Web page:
Manufacturing companies should start the supply chain sustainability transformation right now. Of course, because it is essential for the future of earth and society, but also for being competitive in the future’s markets. It is important to notice, that the politics, regulations, and market situation are changing radically now.
Firstly, the United Nations (the 2030 Agenda for Sustainable Development), the European Union, and different countries, regions, and cities around the globe have committed to sustainability goals to fight against climate change and biodiversity loss and to improve human rights. As the voluntary acts on businesses sustainability initiatives seem to be insufficient this will soon affect related legislation and sustainability management will become mandatory. For instance, the European Union is currently preparing an EU Mandatory Due Diligence Legislation to Promote Businesses’ Respect for Human Rights and the Environment which would cover the whole supply chain of the companies.
Secondly, there will soon be a price for emissions. The world-leading banks, VCs, and funds have recently published concrete commitments for sustainability. For instance, Nordea announced a mid-term objective to reduce carbon emissions from its lending and investment portfolios by 40-50 % by 2030 and to become completely carbon neutral by 2050. Also, Norway’s governmental 1,2 trillion dollars’ wealth fund is asking the portfolio companies that emit the most CO2 for more detailed climate-related data for understanding the risks of the investments better from a sustainability point of view. Additionally, for instance, BlackRock, Bank of America, Morgan Stanley, and JP Morgan Chase have announced similar types of targets. As a result, the companies that are overlooking sustainability will not get money for their investments in the future anymore.
Besides, consumers are already calling for sustainability both from environmental and social aspects, and soon will also the customers of the manufacturing industry. Companies that will not invest in sustainability holistically will suffer from an irresponsible image, lose their market share and become obsolete on the markets compared to forward-looking ones. This evolution will impact significantly supply chain management. There will be value for supply chain sustainability also in terms of money, and therefore, the financial impact of different types of initiatives will soon be easier to estimate.
Another important factor impacting already now is supply chain digitalization. It will be a key enabler in supply chain sustainability. New digital platforms are enabling concrete practical initiatives and use cases for sustainability management and development. They will significantly improve the transparency and communication in the supply chain and bring standardized ways to manage and develop the supply chain sustainability holistically both at strategic and operative levels. Another impact of digitalization is the possibility to release 40-50 % of procurement professionals’ work time for more value-adding work by automating manual routine tasks. Elimination of manual work will change the focus of work more from operative towards strategic development-oriented work. This resource could and should be used for developing new competencies and capabilities to improve supply chain sustainability. Besides, there is evidence from a social responsibility point of view that this type of digital restructuring of work is pleasant for people working in the supply chain, and therefore, will also improve employee and supplier satisfaction.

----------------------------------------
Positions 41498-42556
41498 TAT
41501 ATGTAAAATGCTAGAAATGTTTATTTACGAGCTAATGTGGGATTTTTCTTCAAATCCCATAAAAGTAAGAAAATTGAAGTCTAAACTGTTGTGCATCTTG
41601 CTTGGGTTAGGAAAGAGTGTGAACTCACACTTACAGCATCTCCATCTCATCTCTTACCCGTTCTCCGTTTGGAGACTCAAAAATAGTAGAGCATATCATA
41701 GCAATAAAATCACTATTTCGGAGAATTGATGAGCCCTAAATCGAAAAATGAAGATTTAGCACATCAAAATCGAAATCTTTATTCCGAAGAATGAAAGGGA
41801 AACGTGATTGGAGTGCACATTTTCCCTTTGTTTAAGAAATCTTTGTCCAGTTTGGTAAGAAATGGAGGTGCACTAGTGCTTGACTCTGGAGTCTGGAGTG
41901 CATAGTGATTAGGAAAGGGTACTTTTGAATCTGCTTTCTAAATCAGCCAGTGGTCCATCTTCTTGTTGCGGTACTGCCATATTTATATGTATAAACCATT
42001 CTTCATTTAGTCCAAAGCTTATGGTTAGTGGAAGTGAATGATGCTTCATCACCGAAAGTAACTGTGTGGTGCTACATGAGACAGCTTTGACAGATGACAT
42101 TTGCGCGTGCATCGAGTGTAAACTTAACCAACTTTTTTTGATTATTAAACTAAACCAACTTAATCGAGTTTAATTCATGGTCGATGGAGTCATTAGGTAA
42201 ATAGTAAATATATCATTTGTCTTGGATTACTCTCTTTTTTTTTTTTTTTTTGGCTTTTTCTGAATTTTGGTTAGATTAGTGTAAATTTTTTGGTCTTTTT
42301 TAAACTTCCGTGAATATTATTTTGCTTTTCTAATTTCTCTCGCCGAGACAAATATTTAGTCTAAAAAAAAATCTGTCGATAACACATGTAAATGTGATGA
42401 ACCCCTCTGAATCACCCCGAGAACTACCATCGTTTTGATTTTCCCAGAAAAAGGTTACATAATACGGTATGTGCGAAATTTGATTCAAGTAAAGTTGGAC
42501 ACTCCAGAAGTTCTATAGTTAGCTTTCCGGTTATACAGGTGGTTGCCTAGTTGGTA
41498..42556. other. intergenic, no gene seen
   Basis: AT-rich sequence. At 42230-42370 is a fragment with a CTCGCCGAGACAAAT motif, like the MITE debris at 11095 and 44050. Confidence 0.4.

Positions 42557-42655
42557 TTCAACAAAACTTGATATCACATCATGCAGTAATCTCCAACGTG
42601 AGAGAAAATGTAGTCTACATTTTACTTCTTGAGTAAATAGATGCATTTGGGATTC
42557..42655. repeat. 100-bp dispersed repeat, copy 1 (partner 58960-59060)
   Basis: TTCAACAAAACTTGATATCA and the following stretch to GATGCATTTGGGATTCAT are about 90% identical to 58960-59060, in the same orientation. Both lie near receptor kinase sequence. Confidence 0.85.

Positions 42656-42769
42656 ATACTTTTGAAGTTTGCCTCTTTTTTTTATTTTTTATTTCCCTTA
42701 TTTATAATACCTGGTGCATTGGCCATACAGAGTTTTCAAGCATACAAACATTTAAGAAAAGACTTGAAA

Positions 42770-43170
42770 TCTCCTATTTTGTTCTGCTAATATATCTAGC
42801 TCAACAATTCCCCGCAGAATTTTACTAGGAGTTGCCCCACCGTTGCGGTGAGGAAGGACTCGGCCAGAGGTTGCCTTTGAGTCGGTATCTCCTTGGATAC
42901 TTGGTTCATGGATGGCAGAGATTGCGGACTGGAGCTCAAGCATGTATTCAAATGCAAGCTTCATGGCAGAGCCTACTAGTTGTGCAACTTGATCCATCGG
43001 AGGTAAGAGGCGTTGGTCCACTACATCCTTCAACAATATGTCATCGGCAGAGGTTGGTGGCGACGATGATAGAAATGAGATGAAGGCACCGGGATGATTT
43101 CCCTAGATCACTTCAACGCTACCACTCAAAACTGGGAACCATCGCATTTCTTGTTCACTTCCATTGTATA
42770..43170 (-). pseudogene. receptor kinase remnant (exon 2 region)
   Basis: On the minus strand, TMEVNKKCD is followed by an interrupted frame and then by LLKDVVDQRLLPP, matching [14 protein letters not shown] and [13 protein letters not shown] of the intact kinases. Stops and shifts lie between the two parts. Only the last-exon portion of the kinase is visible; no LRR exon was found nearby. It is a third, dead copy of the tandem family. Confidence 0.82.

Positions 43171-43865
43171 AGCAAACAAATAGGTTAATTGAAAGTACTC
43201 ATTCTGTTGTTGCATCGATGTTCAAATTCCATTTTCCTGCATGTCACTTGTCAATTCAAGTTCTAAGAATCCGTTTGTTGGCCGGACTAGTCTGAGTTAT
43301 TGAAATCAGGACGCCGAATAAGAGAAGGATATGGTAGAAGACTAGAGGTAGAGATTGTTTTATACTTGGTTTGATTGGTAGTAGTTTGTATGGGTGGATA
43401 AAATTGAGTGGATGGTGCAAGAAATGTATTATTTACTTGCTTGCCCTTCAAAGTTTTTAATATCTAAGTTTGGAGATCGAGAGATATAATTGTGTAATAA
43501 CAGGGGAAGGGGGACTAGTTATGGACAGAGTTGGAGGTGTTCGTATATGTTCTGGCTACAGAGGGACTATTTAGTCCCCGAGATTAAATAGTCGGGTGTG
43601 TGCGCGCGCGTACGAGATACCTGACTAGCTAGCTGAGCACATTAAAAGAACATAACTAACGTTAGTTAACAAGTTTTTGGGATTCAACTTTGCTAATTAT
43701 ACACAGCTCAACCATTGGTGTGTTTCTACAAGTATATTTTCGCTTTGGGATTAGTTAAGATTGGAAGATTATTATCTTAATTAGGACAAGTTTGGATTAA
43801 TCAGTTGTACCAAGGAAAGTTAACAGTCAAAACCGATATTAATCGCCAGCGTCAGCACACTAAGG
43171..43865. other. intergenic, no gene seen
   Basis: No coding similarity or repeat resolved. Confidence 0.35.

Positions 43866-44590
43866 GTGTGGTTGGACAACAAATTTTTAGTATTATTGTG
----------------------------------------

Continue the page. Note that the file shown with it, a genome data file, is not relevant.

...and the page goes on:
How digitalization can enable the supply chain sustainability transformation
As discussed in the previous chapter, supply chain sustainability can be a big and complex topic to understand and approach in practice. It should rather be considered holistically both at the operative and strategic level than separately in silos. Digitalization will be a key enabler for manufacturing companies in supply chain sustainability transformation.
Digital platforms will support supply chain sustainability at many levels by providing visibility, concrete use cases, and manageability for suppliers’ compliance, development & innovation initiatives, and operative supply chain processes in terms of sustainability. In addition, digitalization enables increased transparency, improved communication, and standardized and structured ways to manage the supply chain sustainability holistically as well as tools for sustainability risk management, reporting, and traceability.
Finally, digitalization enables productivity improvement of procurement’s white collar-work and releases employees time to build new sustainability-related competencies and capabilities for working more with the sustainability of the supply chain. At the same time, it also improves employee and supplier satisfaction by eliminating manual routine work, changing work descriptions towards more value-adding and pleasant tasks, and bringing modern easy-to-use tools for the whole supplier experience management.
To bring even more concreteness around this topic, some practical use cases are presented under three themes in the following table.
Table 1. How digitalization can enable the supply chain sustainability transformation.